From 1919 onwards, Hindemith began to trust his compositional talent and also to regard himself as a composer. This new self-conception released an unparalleled productive energy in him. In 1919-1921, alongside numerous entertainment works, parody pieces and the extensive film music Im Kampf mit dem Berg, he composed a solo sonata, two duo sonatas, two string quartets, two lieder cycles, a lied collection, two piano suites, a piano sonata, three one-act operas and the Rag Time (well-tempered). In these works he freed himself from the "late-romantic" expressive world of his early works, developing his own form of expressionism in close connection with contemporary poetry.
The 2nd String Quartet, Op. 10 and the Six Sonatas, Op. 11 are the works in which Hindemith finds a new stylistic orientation. He himself confirmed this by notating on the sketches for the Sonata for Violoncello and Piano, Op. 11 No. 3: «A transformation is taking place here!»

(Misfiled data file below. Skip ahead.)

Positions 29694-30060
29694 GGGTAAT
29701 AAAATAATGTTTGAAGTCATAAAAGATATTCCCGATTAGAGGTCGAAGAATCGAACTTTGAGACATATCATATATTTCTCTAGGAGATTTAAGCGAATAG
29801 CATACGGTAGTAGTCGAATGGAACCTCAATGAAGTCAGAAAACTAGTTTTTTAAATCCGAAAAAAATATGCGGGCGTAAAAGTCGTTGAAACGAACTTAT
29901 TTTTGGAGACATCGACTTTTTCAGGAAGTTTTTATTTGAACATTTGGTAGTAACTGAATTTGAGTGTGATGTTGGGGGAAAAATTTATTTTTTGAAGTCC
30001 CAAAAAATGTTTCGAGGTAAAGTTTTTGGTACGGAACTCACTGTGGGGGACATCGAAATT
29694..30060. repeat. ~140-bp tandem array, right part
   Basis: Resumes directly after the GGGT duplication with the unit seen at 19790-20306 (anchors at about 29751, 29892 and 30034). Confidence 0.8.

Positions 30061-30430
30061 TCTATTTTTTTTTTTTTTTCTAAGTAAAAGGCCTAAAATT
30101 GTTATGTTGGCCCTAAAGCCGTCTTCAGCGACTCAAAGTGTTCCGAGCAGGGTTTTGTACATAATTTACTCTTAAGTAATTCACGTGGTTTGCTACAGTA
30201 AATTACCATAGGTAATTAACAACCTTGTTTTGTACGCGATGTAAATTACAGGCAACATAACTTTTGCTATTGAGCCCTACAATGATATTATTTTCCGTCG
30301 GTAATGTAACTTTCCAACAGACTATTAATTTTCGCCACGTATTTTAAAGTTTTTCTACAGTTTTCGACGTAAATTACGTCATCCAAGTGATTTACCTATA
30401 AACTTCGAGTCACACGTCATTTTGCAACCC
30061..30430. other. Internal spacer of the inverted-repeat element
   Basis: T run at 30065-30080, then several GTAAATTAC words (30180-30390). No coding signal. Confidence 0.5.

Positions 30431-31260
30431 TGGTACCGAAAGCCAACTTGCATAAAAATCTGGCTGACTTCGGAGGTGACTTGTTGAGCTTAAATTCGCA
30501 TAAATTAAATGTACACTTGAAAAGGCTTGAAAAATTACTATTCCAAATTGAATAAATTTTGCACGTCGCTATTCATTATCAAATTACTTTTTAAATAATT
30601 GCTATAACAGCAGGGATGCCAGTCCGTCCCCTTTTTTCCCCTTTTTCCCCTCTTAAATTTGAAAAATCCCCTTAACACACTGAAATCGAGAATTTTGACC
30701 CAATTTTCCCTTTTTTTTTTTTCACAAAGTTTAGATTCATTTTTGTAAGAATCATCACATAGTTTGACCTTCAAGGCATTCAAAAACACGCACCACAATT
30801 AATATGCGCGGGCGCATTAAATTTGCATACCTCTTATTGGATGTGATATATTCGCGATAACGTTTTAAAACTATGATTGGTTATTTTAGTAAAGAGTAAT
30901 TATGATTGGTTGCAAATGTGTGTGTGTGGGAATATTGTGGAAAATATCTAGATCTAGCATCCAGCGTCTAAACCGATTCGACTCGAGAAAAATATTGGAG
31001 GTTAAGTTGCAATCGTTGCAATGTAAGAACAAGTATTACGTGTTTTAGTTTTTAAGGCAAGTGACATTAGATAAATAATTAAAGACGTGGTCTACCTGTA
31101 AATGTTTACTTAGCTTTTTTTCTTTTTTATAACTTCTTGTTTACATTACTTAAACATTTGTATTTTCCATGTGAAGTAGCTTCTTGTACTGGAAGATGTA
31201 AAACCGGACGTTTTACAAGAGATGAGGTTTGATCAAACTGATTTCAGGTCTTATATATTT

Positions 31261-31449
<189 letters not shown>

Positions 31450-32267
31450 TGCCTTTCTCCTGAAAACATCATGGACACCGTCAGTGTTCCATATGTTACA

If the influences of Brahms, Strauss, Debussy, Reger and Busoni are still noticeable in these works, all outside influences have been overcome in the piano pieces In einer Nacht op. 15 and in the 3rd and 4th String Quartets, Op. 16 and Op. 22. In these works, Hindemith's expressionism is not so much to be understood as a completely unconnected, free self-expression of the composer; it reveals a growing confidence in the purely musical expressive power of the most multifarious musical material imaginable, taken up from all domains. One finds in these works parody, entertainment, complexity, playfulness, strong expression, simplicity, the grotesque, inexpressive qualities and terseness all at once, held together by the vital élan of music making.